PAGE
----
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How Much Does Elevating Head After Rhinoplasty Surgery Help Reduce Swelling?

I am a male with thick skin who just had primary rhinoplasty (hump removal significant cartlage reduction) a week ago. During the course of this time my head was elevated greatly at angles greater than 45 degrees and have experienced a big improvement in the swelling between my eyes. I am just wondering now is it better to keep my head elevated at 45 degrees or more even when sleeping reduce swelling and healing time? How long should I do this for? Also topic question plz.

Doctor Answers (3)

Head elevation for swelling after rhinoplasty

+1
Sleeping in a recliner chair or with several pillows to elevate the head following rhinoplasty can decrease the amount of swelling, particularly around the eyes, and also probably speeds up resolution of swelling outside of the nose. Typically, facial and eyelid swelling peak around 3-5 days and then start to subside when sleeping with the head elevated. After that time, there is probably little benefit in swelling reduction if you continue to sleep with your head elevated.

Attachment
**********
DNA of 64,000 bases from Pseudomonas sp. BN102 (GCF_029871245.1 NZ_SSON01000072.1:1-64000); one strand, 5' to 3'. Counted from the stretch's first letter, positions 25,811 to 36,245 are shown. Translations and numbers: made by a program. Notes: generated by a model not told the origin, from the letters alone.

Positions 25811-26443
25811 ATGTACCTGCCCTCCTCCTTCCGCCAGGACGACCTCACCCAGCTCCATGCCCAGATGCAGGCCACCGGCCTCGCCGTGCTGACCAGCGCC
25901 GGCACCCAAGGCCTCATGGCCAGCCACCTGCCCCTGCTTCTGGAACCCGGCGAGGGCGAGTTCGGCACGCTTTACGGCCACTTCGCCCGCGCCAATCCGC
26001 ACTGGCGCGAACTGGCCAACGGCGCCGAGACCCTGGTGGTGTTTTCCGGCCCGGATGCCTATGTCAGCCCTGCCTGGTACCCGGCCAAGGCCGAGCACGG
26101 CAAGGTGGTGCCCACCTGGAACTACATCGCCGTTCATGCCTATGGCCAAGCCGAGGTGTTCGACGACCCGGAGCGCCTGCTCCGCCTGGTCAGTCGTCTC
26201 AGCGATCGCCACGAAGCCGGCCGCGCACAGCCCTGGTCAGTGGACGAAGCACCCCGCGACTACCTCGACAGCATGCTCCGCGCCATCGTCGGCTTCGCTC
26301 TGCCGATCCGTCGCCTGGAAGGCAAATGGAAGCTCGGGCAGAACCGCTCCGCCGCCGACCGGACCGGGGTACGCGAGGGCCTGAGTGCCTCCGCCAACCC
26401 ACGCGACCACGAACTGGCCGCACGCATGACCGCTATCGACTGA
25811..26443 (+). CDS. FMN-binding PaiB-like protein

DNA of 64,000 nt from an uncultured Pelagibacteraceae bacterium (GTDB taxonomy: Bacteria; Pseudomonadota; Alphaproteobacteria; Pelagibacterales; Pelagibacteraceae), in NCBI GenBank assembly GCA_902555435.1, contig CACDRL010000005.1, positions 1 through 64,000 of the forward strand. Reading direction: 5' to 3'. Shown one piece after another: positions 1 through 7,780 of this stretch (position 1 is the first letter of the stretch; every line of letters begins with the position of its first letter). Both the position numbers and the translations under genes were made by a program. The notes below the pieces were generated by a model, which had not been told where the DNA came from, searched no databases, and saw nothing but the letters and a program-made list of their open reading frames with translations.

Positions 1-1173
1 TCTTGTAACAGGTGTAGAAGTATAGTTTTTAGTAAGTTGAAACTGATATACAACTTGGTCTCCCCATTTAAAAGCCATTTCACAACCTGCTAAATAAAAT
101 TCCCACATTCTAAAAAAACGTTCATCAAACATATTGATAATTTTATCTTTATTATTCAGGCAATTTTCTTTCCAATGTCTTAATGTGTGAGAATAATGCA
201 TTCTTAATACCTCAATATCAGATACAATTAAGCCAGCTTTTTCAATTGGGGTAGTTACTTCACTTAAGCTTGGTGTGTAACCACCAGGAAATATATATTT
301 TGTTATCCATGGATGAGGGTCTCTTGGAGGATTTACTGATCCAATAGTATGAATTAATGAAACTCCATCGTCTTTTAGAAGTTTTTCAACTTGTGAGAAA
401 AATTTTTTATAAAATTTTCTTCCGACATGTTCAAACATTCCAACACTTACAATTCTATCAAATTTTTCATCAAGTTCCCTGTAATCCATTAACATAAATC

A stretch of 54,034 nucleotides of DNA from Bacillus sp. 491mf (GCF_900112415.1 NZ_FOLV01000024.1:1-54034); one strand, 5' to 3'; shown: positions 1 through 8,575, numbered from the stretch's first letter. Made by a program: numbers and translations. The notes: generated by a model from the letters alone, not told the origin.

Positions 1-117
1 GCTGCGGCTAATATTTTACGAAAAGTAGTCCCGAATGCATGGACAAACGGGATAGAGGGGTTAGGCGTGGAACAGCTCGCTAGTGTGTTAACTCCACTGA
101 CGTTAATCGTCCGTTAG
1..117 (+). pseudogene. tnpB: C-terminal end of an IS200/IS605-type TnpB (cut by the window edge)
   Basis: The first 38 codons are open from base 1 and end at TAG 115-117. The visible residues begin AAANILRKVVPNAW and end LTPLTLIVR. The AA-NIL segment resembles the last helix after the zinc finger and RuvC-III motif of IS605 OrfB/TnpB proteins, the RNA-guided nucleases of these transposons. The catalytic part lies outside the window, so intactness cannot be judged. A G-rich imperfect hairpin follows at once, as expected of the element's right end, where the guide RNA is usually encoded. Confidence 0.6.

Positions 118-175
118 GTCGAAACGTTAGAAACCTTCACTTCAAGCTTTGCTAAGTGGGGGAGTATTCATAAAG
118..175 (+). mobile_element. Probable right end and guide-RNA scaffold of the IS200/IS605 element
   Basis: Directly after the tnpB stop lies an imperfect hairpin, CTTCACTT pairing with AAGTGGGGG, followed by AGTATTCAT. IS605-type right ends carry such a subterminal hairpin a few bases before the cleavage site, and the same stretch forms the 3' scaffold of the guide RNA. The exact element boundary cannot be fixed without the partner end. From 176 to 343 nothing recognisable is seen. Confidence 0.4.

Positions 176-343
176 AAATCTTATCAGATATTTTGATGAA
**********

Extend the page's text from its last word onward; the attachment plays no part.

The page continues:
Toronto Plastic Surgeon
5.0 out of 5 stars 6 reviews

Elevation of the head to reduce swelling after a rhinoplasty

+1

There are many things that can be done to improve swelling after a rhinoplasty.  Ice definitely helps as does elevation.  I would continue to use elevation as long as you feel it is beneficial.  

Atlanta Plastic Surgeon
5.0 out of 5 stars 7 reviews

Elevating the head after rhinoplasty has a modest effect on swelling.

+1

Elevation of the head allows gravity to pull fluid away from the nose. This generally has a modest effect on swelling and is recommended by most plastic surgeons.

Web reference: http://www.zubowicz.com/subpag,25-atlanta-rhinoplasty.htm

Atlanta Plastic Surgeon
4.5 out of 5 stars 6 reviews

These answers are for educational purposes and should not be relied upon as a substitute for medical advice you may receive from your physician. If you have a medical emergency, please call 911. These answers do not constitute or initiate a patient/doctor relationship.

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